• Check out the author online. Look for signs of passion and professionalism. Interact with the author a little. I enjoy a book much more when I have personally interacted with the author and periodically see signs of the author’s passion and dedication.
  • Sit back and enjoy it. Don’t analyze it. You’re the reader, not a coauthor. Enjoy it the way it is (or toss it out if you can’t); don’t think about how it should have been.
  • Approach it with a positive outlook. Focus on what the book’s strengths have to offer. Don’t look for faults in it, as that puts you in a negative frame of mind.
  • Don’t think about reviewing the book while you’re reading it. That forces you to look for criticism. Enjoy the book while you’re reading it. Don’t think critically until it’s over.

Suppose you go to a movie theatre to see a movie that you’ve long anticipated. You with your friends. You share a big tub of popcorn, get a drink, even splurge on your favorite candy. Your friends pay so you don’t have to sweat the bill. You’re really going to enjoy this movie. It has to really stink up a storm to make you not enjoy it.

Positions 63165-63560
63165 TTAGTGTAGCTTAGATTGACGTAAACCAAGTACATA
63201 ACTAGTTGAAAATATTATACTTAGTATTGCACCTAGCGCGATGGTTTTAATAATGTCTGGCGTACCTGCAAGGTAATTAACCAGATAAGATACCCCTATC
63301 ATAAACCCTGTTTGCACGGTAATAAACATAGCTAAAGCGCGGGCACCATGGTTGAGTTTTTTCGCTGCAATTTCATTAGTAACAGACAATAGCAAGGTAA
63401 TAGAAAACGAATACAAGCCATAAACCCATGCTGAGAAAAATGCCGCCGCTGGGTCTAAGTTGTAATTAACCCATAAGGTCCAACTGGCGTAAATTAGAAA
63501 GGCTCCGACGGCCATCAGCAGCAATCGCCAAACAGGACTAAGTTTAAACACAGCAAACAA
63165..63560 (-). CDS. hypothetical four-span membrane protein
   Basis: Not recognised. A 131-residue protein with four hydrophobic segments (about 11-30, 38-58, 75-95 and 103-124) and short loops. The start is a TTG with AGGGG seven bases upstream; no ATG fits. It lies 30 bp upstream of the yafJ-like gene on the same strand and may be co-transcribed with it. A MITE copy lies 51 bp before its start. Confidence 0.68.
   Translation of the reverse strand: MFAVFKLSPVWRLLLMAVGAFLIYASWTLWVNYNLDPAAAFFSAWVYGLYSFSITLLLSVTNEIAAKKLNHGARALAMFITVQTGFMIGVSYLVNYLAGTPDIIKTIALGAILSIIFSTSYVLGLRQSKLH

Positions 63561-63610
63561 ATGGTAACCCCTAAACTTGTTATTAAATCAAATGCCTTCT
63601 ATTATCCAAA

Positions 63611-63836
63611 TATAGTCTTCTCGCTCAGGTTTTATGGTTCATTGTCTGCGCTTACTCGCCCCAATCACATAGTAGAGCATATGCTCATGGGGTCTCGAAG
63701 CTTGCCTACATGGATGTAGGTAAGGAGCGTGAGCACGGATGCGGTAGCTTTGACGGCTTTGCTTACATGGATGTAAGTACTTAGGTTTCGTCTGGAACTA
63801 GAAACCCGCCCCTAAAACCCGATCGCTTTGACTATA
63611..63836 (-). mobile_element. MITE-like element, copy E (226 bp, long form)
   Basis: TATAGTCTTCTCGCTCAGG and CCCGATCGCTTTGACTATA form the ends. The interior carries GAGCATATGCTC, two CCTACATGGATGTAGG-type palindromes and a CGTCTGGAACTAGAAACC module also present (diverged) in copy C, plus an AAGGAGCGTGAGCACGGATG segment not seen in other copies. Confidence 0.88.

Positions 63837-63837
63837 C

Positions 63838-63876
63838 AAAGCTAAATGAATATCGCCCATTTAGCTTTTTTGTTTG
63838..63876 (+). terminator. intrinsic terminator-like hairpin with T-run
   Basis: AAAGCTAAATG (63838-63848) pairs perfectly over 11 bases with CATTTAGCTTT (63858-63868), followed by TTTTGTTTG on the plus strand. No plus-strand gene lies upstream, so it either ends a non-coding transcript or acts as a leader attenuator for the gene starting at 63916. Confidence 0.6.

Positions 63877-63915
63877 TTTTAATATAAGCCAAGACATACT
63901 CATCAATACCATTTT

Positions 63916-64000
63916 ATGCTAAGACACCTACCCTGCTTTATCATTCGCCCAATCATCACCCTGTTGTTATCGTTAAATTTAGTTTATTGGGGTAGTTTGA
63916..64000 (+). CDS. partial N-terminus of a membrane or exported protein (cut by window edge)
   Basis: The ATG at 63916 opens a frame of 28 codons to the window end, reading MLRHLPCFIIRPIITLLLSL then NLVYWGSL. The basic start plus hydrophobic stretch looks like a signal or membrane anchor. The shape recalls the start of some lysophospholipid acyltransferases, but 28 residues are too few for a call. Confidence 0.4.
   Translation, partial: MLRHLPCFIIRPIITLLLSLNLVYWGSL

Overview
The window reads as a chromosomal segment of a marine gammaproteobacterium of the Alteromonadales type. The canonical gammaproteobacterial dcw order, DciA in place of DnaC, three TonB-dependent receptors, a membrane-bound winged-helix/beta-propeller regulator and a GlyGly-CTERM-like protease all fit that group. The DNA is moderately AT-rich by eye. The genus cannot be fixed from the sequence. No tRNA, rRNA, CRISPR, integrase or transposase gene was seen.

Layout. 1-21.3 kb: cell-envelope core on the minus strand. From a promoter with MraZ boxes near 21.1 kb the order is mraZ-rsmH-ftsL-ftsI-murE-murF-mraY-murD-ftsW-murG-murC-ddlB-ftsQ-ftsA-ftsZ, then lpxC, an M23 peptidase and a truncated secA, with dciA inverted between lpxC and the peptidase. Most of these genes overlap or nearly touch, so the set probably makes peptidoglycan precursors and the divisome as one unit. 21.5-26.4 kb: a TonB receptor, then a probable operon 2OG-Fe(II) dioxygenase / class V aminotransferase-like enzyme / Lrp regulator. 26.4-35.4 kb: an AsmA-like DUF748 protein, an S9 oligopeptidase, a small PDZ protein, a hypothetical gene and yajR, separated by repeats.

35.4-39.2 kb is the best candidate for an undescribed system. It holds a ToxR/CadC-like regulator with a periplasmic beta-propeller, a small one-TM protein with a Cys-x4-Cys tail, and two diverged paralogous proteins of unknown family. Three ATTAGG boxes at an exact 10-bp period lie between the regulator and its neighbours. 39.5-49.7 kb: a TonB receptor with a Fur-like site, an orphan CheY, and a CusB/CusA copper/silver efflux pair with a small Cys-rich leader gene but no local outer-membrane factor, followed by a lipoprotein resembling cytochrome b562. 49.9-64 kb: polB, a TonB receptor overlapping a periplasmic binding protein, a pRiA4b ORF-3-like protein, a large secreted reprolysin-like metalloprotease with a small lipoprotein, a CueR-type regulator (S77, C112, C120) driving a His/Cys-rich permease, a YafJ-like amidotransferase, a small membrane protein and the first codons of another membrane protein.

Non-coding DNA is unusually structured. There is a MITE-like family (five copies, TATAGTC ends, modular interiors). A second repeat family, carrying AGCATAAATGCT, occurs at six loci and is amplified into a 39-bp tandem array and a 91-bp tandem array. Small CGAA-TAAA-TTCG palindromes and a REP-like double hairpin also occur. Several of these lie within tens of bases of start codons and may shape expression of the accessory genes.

Read your book under similar circumstances and you will truly enjoy it.

Help Others Enjoy Books

Recommend a good book that you’ve read to others for whom it would be a good fit. Periodically ask how it’s going. Discuss what you like or mention that something big is coming, without giving any spoilers. If they complain about an issue, highlight a strength of the book that compensates for this and help them focus on that. This improves the reading experience for others.

Are you an author? Occasionally, remind your readers how to truly enjoy a good book.

I’m a Reader Like You

Chris McMullen.

I love to read and write. As a physicist, I tend to analyze things. As a teacher, I tend to think critically: I see a solution and instinctively think, “What’s wrong with this.” This type of thinking is helpful when you’re solving problems or helping students learn. However, if you get into these habits, it can be a challenge to retrain yourself to just enjoy something like a good book.

Follow me at WordPress, find my author page on Facebook, or connect with me through Twitter.

I started this blog to provide free help with writing, publishing, and marketing. You can find many free articles by clicking one of the following links:

Author of A Detailed Guide to Self-Publishing with Amazon and Other Online Booksellers